Govt must scrap YEA, YES programmes - Franklin Cudjoe

According to him, government should rather resource the various technical and vocational institutions to beneficiaries of the two programmes as a way of equipping them with skills for the job market.

Franklin Cudjoe, President of IMANI Ghana

President of policy think tank IMANI Ghana, Franklin Cudjoe, is advocating for a shutdown of social intervention initiatives such as the Youth Employment Agency (YEA) and the Youth Enterprise Support programmes.

Government, as part of efforts to fight corruption, announced that some companies indicted in the GYEEDA corruption scandal have been blacklisted.

However, Franklin Cudjoe believes that is not the surest way out of the issue.

“I think that the best thing to do is to shut down the YEA and YES and rather focus on ensuring that the technical and vocational institutions that we’ve set up will be resourced and be asked to help these people. I’ve told the minister directly that it’s better off shutting these entities down,” he added.


He further called on government to create an enabling environment for businesses so they can employ young people.

“As much as possible, they should be interested in ensuring that the right avenues, scenarios and the right environment exist for you and I to be able to create opportunities for people.  My challenge is that, the same state usually doesn’t serve us well when it comes to the policy making angle which should deal with some of the people they consider to be poor and for which they need to salvage by creating these schemes.”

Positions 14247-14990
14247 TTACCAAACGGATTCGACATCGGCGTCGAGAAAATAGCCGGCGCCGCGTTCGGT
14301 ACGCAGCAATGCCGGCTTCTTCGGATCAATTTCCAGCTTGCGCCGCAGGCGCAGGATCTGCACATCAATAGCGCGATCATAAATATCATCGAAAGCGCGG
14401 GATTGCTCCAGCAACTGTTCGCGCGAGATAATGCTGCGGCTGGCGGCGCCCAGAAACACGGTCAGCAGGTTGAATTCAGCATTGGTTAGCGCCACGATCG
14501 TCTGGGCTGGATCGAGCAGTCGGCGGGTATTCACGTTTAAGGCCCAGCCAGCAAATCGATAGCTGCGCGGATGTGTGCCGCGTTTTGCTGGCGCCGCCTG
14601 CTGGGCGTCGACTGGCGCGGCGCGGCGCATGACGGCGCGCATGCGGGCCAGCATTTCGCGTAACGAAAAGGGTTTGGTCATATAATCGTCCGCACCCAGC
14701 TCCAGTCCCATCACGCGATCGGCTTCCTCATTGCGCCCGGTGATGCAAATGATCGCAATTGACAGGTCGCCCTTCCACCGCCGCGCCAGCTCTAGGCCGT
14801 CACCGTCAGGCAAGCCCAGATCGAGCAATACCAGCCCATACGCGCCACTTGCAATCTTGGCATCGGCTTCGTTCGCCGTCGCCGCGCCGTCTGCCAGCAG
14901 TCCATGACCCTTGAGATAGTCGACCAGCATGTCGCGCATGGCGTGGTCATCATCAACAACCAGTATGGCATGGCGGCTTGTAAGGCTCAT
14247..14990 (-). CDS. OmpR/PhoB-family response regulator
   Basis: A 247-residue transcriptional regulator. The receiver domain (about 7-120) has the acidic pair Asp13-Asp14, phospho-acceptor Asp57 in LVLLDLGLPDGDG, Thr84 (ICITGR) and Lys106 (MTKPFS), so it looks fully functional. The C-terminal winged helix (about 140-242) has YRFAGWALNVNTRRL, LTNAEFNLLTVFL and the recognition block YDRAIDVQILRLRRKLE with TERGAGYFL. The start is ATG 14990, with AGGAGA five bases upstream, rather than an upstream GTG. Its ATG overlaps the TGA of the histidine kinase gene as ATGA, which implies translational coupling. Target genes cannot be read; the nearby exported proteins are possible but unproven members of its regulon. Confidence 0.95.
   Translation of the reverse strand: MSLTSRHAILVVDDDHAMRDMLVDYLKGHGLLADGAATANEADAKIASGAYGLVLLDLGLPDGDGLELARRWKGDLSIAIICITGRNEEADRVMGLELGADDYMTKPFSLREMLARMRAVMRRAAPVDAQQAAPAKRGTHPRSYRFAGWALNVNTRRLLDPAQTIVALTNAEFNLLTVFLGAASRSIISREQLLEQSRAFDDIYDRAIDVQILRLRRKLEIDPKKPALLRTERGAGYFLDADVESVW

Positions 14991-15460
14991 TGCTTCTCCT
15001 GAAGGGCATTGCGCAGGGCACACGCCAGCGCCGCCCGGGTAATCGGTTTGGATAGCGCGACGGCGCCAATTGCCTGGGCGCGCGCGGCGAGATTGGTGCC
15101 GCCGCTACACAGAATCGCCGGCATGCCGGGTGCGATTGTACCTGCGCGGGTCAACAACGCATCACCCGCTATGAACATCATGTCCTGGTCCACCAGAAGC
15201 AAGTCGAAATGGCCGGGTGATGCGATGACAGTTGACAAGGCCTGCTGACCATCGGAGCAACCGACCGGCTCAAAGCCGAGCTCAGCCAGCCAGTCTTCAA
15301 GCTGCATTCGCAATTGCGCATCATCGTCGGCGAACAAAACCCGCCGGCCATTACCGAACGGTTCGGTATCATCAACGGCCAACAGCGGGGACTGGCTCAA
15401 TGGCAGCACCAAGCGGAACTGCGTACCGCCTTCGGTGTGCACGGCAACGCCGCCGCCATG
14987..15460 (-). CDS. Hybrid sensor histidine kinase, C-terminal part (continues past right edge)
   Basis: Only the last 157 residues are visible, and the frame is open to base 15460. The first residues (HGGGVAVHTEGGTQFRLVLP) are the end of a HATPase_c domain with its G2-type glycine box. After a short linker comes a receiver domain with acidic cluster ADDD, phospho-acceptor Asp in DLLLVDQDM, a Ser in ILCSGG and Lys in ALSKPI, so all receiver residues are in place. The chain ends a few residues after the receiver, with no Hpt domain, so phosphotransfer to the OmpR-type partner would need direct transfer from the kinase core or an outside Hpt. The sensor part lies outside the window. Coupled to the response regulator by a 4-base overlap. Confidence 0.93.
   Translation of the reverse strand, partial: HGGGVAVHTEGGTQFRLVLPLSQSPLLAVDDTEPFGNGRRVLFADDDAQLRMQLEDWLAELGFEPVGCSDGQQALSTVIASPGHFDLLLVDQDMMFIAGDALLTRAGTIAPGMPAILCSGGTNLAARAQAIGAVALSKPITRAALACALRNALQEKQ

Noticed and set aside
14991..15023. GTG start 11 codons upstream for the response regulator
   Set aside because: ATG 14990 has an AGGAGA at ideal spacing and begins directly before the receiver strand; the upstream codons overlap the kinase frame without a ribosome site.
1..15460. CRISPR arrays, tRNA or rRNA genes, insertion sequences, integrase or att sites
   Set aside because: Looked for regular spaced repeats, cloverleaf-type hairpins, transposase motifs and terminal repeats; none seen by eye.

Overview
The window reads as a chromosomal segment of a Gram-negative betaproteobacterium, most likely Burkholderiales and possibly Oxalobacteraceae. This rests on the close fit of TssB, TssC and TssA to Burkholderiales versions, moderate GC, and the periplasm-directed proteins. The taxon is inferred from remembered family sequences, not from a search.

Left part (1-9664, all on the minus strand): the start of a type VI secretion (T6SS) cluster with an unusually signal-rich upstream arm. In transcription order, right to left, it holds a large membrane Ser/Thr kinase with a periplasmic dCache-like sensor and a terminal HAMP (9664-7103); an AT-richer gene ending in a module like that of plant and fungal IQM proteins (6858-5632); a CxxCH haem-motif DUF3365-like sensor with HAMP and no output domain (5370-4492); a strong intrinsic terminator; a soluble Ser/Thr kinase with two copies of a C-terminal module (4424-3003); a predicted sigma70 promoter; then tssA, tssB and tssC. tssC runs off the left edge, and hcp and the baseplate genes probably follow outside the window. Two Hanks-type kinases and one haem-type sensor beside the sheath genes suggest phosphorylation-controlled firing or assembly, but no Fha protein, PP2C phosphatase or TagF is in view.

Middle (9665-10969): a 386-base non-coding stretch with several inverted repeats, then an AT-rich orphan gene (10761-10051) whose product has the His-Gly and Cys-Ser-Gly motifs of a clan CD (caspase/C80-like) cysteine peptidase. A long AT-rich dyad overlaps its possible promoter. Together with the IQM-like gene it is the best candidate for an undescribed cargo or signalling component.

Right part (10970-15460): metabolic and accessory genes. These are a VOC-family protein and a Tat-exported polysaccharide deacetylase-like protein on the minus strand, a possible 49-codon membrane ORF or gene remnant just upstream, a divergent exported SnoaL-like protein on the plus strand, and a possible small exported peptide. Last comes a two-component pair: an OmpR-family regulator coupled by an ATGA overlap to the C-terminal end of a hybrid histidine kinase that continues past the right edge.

“If you have an educational policy which suggests that you don’t respect middle level technical manpower, you don’t respect technical and vocational institutions and you don’t give them the necessary support, then clearly speaking, if those who are not able to make it to the elite schools fall through the cracks, you don’t salvage them by creating other parallel schemes.”

Ghana lost some millions of cedis after the GYEEDA programme, a social intervention targeting the country’s unemployed youth, was marred by some corruption scandals.

Government later ordered an investigation into the corruption scandal and changed the name of the programme to the Youth Employment Agency (YEA).


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